4. Can’t the Big East make up the revenue gap with other BCS conferences by creating its own TV network? Well, a lot of people seem to apply the Underpants Gnomes Plan to the notion of a Big East network, too. Just because a conference (a) starts a network and (b) has teams in certain markets doesn’t automatically mean that such conference network is going to magically get the basic carriage at a high subscriber rate that’s required to make it financially viable. Case in point is the mtn (which is the Mountain West’s network that’s owned by CBS College Sports), which hasn’t been able to get basic carriage in its two largest markets of Dallas-Fort Worth and San Diego. So, if TCU wasn’t enough to get the mtn onto basic carriage in DFW, it’s not going to suddenly get a Big East network on in the same market when the Big East has no substantial alumni or fan presence in that area otherwise. The Minnesota Twins also started a network that ended up folding, and that’s actually a team that legitimately “delivers” its home market. Even the Texas Longhorns network isn’t really going to be the financial boon that many were predicting and there’s no single school in the country that’s better positioned to start one up.
Without leverage, you don’t get basic carriage, and without basic carriage, you’re better off just signing a comprehensive deal with ESPN. That leverage doesn’t come in a linear fashion, either – it’s faulty reasoning to say, “The Big East is 50% less popular than the Big Ten in its home area, so the Big East network can just charge 50% less than the Big Ten Network.” Instead, there’s a tipping point where there’s a critical mass of fans in a market that care about the network so much that they will actually leave (not just threaten) their current cable provider for another one that carries the network. At that point, the current cable provider is better off paying up $.70 per month (or whatever the subscriber rate is) to that network than losing more money in cancelled $80 monthly cable bills. The Big Ten and the New York Yankees had that leverage and even they had to endure fights with cable providers for a year or more in order to get basic carriage.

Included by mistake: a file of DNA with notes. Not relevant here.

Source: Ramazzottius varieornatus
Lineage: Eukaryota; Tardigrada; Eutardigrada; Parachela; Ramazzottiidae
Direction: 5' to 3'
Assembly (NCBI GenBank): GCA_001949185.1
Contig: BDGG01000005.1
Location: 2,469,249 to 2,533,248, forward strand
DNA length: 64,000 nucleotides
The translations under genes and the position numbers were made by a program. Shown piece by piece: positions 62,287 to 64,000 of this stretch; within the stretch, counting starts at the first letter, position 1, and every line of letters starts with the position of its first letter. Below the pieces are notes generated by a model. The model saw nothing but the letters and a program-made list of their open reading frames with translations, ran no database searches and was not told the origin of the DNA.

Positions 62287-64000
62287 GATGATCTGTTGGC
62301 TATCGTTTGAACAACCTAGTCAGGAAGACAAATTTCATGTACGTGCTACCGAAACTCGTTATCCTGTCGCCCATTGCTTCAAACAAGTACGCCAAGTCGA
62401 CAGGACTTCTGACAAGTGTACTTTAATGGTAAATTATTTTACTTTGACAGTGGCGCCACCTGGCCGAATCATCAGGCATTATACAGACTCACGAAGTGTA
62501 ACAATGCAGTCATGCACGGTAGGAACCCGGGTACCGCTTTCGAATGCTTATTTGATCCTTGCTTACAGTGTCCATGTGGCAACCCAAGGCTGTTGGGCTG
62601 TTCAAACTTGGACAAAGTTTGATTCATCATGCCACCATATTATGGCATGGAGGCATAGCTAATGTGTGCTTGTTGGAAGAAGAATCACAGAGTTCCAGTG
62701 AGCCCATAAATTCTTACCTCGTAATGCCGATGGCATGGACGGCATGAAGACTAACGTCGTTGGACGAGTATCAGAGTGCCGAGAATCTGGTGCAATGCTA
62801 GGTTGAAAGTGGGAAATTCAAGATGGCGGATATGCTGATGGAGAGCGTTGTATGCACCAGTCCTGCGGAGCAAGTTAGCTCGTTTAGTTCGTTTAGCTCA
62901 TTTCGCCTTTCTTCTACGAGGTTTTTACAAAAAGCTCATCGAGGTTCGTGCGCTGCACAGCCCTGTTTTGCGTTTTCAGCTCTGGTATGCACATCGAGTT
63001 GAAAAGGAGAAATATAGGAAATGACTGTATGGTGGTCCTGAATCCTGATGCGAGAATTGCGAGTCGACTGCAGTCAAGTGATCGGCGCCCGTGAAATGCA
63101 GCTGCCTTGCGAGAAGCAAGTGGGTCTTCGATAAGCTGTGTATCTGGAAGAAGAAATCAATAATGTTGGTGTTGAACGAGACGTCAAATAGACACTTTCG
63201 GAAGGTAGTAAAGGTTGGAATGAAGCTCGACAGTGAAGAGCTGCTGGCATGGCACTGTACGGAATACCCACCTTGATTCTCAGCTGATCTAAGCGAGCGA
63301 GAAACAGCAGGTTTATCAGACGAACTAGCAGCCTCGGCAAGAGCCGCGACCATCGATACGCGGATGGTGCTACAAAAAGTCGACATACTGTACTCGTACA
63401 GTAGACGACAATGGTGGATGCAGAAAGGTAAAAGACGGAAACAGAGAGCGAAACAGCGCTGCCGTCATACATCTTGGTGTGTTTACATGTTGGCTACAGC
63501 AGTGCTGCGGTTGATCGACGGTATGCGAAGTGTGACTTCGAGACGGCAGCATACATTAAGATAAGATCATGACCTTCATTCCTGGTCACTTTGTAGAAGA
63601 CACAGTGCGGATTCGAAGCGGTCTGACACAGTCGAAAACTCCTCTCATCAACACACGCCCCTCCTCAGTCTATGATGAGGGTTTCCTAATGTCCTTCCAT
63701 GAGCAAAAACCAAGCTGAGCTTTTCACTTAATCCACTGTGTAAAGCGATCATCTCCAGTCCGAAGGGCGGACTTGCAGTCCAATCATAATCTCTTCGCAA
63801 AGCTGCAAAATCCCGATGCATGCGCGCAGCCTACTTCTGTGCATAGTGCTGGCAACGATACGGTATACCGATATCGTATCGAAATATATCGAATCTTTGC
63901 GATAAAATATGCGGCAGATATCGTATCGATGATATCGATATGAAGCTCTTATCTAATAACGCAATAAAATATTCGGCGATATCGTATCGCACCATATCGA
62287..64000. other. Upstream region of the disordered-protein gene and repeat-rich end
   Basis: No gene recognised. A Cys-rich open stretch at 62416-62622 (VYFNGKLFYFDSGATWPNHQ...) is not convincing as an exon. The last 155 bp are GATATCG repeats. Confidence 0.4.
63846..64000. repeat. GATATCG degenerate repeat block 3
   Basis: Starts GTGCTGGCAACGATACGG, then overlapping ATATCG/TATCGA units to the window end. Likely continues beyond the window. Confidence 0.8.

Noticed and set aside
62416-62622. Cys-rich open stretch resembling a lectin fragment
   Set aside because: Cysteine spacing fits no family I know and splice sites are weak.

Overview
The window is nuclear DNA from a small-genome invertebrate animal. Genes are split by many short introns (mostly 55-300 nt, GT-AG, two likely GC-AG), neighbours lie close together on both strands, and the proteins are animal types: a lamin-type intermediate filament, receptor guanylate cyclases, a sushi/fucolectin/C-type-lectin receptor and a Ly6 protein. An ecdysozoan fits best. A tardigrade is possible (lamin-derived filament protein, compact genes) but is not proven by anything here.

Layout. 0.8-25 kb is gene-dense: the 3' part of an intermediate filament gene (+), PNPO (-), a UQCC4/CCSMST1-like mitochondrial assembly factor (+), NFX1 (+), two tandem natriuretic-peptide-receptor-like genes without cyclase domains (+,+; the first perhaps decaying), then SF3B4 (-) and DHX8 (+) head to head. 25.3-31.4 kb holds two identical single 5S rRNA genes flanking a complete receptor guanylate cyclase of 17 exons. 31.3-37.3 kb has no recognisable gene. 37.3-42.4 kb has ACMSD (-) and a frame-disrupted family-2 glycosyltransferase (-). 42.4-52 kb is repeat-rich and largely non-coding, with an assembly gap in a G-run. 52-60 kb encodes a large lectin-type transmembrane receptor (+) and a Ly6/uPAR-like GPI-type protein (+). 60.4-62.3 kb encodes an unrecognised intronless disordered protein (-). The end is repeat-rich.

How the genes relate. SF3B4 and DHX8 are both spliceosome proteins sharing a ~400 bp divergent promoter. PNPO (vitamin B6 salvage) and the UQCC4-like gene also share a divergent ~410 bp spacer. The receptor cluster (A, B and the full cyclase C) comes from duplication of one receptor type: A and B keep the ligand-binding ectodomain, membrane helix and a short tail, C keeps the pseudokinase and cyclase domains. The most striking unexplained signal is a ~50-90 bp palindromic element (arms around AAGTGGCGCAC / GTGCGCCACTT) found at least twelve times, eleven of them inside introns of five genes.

That leads to another issue specifically related to the Big East – in order for its conference network to work out in any form, it needs to get basic carriage in the New York City market. Remember that this was a market where Cablevision argued that the freaking Yankees were “niche programming” and there’s already three extremely high-priced regional sports networks (YES, SNY and MSG) to compete with. Frankly, if any combination of Rutgers, Syracuse and/or UCONN was enough to get a cable network basic carriage in NYC, then such combination would’ve been invited to the Big Ten months ago. The problem is that the NYC market is fool’s gold for conferences because the sheer size of it and the way that college sports fans are so dispersed among all of the conferences there means that no single conference could ever get the critical mass required to make a network work in that area.
This issue applies to pretty much all of the large markets that the Big East is located in (Chicago, Philadelphia, Washington). The conference has a presence in each of them where they provide value for the purposes of an ESPN national TV contract or signing up the syndicated Big East package with an RSN, but none of them provide the critical mass of fans that would meet the threshold of getting a Big East network basic carriage. Heck, the only Big East markets that I could see as “guaranteed” to get basic carriage are Louisville, Hartford and the state of West Virginia. Pittsburgh and Central New York probably could be added to that list, but everywhere else would be speculative. The Big East has the high population numbers on paper, but not enough fan intensity within that population base to justify creating a TV network.